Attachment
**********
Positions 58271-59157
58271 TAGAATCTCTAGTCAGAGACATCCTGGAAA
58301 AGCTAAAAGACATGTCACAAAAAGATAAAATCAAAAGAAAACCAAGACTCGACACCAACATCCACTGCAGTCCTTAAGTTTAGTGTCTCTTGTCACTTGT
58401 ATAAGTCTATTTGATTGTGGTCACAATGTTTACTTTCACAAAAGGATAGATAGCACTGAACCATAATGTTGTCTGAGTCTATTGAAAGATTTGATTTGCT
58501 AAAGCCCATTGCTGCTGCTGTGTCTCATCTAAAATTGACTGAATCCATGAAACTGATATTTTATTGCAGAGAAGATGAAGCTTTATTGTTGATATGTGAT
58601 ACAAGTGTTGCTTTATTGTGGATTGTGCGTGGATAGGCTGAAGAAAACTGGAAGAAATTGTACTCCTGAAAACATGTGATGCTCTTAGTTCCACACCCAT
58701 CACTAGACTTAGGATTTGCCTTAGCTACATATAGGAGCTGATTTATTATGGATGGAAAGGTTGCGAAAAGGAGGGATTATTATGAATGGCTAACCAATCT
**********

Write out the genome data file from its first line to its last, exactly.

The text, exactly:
Positions 58271-59157
58271 TAGAATCTCTAGTCAGAGACATCCTGGAAA
58301 AGCTAAAAGACATGTCACAAAAAGATAAAATCAAAAGAAAACCAAGACTCGACACCAACATCCACTGCAGTCCTTAAGTTTAGTGTCTCTTGTCACTTGT
58401 ATAAGTCTATTTGATTGTGGTCACAATGTTTACTTTCACAAAAGGATAGATAGCACTGAACCATAATGTTGTCTGAGTCTATTGAAAGATTTGATTTGCT
58501 AAAGCCCATTGCTGCTGCTGTGTCTCATCTAAAATTGACTGAATCCATGAAACTGATATTTTATTGCAGAGAAGATGAAGCTTTATTGTTGATATGTGAT
58601 ACAAGTGTTGCTTTATTGTGGATTGTGCGTGGATAGGCTGAAGAAAACTGGAAGAAATTGTACTCCTGAAAACATGTGATGCTCTTAGTTCCACACCCAT
58701 CACTAGACTTAGGATTTGCCTTAGCTACATATAGGAGCTGATTTATTATGGATGGAAAGGTTGCGAAAAGGAGGGATTATTATGAATGGCTAACCAATCT